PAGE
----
After a long fight spanning a primary election and a runoff, incumbent Denton County District Attorney Paul Johnson emerged victorious Tuesday over Lantana attorney Karen Alexander.
Johnson drew 56 percent of the vote to Alexander’s 44 percent in complete but unofficial returns in Tuesday’s Republican primary runoff election.
Incumbent Precinct 4 Justice of the Peace J.W. Hand also narrowly pulled out a win over challenger Harris Hughey. Hand edged past Hughey with just 50.5 percent of the vote to Hughey’s 49.5 percent, winning with just a 56-vote margin in complete but unofficial returns.
The open Precinct 5 justice of the peace race was not so close. District attorney investigator Mike Oglesby garnered more than 65 percent of the vote to not quite 35 percent for Cynthia Mitchell with votes in all precincts counted.
The three races were the only local races in the runoff elections, and the winners do not face Democrats in November.
Johnson, 56, who watched the returns at home surrounded by family and friends, said he was humbled by all the support and grateful to voters for looking past the negativity thrown around during the campaign.
“First and foremost, I am appreciative to God, my family and then to the voters who took a look at my record,” Johnson said Tuesday night after all the precincts had reported their vote tallies. “When I ran for DA, I ran for DA, not to attack individuals in my office.
“I am very humbled and don’t take anything for granted, and I really do appreciate each and every vote that was cast. ... We have accomplished a lot so far and still have a lot more to come in the next four years.”
This will be Johnson’s third term in office. Before that, he worked as an assistant district attorney for 15 years and has also been in private practice.
Alexander, 37, wished Johnson the best of luck over the next four years.
“It’s certainly disappointing,” she said of her loss. “I look forward to Paul serving me and the rest of the citizens of Denton County.”
Alexander said she has no regrets and felt it was important that she ran for office.
“If I was able to make it better for one person, or to share my ideas for a program through my campaign to help create a better district attorney’s office, then I did what I set out to do,” she said. “I don’t regret anything and I am glad I ran.”
Precinct 4 justice of the peace
In Precinct 4, incumbent Hand, 77, barely squeaked past Hughey, 55, in a hotly contested race that had turned negative in the final weeks of campaigning.
Hughey held a slight lead most of the night, starting with early voting, but the last two ballot boxes counted turned the tide in Hand’s favor.
“Obviously a win doesn’t sting as bad as a loss,” Hand said late Tuesday. “I am very, very grateful for the people who voted for me and I intend to make them proud. To the people who didn’t vote for me, I promise you will be treated fairly in the courts and we will continue to do a good job for you in the next term.”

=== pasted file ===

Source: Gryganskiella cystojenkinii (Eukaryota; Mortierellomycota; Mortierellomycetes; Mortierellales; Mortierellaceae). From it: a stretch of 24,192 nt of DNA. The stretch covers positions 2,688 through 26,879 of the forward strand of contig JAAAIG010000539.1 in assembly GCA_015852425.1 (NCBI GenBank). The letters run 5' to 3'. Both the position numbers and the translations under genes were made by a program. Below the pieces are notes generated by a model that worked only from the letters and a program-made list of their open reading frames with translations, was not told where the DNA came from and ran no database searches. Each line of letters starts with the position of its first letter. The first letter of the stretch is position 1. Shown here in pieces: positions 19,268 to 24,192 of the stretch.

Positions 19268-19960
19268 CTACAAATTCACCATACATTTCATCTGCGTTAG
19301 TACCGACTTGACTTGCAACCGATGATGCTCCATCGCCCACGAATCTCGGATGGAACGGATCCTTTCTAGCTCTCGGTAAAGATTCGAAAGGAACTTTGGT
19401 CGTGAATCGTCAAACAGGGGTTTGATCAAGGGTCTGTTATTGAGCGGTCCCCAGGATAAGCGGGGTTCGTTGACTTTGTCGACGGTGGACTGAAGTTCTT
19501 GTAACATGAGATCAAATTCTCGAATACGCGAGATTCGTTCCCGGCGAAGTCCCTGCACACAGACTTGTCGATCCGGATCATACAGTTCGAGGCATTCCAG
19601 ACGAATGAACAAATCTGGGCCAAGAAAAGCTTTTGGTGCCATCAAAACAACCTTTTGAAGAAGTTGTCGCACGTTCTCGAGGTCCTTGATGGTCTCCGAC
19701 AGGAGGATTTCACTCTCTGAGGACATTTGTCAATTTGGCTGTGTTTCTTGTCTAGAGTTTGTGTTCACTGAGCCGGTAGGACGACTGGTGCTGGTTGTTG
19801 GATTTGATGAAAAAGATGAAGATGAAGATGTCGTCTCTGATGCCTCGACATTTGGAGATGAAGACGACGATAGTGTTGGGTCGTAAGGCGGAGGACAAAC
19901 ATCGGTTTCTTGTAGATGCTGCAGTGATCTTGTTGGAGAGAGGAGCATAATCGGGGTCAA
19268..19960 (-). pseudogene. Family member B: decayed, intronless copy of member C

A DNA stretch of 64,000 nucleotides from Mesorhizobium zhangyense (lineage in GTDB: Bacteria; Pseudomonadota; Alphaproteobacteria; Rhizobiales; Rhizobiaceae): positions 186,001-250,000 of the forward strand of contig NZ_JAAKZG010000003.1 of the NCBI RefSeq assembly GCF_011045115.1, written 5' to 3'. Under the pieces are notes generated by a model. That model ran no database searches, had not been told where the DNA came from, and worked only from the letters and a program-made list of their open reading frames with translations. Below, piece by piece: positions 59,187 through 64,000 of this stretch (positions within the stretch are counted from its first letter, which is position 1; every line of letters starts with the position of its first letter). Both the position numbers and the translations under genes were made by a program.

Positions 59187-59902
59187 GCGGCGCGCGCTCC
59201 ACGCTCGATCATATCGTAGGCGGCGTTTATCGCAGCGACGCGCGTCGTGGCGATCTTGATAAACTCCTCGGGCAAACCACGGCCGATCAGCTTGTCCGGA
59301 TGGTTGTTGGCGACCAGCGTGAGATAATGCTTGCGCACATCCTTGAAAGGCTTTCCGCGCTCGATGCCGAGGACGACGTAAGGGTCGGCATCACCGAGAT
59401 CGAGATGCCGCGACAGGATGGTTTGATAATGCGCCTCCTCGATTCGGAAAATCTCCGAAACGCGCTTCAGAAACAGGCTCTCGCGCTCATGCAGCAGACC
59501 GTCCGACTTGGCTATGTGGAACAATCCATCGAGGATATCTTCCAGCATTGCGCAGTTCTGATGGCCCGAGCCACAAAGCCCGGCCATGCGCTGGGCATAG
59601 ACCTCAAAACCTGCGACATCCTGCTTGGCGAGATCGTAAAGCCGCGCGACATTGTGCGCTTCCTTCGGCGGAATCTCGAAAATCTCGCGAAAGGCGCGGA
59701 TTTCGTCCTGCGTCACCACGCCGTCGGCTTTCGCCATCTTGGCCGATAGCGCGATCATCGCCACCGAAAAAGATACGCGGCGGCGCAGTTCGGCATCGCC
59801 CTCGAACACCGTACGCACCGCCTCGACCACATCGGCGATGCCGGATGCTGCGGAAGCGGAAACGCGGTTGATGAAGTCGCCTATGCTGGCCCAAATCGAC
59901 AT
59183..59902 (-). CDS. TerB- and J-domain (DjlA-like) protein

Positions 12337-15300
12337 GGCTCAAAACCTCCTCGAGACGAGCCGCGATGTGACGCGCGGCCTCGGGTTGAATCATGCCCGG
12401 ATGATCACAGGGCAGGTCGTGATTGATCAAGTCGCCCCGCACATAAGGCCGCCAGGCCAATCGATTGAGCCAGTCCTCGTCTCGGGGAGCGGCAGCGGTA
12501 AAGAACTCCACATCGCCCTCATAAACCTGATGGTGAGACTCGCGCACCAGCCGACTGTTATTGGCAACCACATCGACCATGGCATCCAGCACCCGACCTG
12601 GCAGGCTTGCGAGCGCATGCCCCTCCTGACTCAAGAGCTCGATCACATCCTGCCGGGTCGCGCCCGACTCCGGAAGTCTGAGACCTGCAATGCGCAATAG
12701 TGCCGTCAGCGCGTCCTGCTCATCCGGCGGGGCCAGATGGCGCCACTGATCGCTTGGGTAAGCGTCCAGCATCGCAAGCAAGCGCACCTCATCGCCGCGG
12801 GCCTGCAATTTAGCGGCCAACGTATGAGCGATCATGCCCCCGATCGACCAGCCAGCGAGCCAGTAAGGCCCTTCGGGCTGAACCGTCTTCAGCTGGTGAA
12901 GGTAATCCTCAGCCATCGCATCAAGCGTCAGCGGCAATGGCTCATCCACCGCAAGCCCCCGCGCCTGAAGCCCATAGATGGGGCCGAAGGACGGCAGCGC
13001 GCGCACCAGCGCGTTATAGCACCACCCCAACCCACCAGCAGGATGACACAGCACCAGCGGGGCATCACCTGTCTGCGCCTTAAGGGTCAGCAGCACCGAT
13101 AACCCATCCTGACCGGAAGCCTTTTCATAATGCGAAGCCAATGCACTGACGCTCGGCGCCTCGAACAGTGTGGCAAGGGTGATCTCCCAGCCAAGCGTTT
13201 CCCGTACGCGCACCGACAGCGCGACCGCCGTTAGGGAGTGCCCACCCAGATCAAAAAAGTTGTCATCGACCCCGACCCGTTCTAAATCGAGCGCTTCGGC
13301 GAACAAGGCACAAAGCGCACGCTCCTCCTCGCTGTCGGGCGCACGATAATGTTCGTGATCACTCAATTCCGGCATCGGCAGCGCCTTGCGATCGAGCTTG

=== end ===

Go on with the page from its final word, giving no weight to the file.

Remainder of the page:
Hughey said he sought to take the bench and improve the efficiency of the court, saying taxpayers deserve better.
“We did everything we could possibly do to unseat a two-time incumbent,” Hughey said. “I want to thank everyone who helped in my campaign. I am truly humbled. We got close but we just couldn’t do it.”
Precinct 5 justice of the peace
In the Precinct 5 justice of the peace race, Oglesby, 54, sailed past Mitchell, 41, who had led the five-person pack in the March 4 primary with 23 percent of the vote.
Mitchell had opted against running for re-election as county clerk and instead threw her hat into the crowded race for Precinct 5 justice of the peace.
She conceded the race shortly after the early voting returns came in showing her trailing with less than 35 percent of the vote.
“I’m really excited to be the next JP,” Oglesby said Tuesday after Mitchell’s concession. “I want to thank Cindy for running a good race and wish her luck in the private sector. ... It’s been a long day but it’s been a good one. I had a lot of good support and I am looking forward to being the next justice of the peace.”
Mitchell said she has no regrets and is ready to move on.
“This was something that I wanted to try my hand at,” she said. “We’ll watch Mike. I’m not sure he is the most qualified to do the job and we will watch him to make sure he does a good job. He has a good heart.”
Mitchell said that if nothing else, her campaign kept the other candidates from having a shot at the bench.
“I don’t think Mike could have beaten the other guys outright and none of the other four were qualified at all,” she said. “So, if nothing else, the best guy won and I may have been the only reason that happened. And I am OK with that.”
BJ LEWIS can be reached at 940-566-6875 and via Twitter at @BjlewisDRC.
MEGAN GRAY can be reached at 940-566-6885 and via Twitter at @MGrayNews.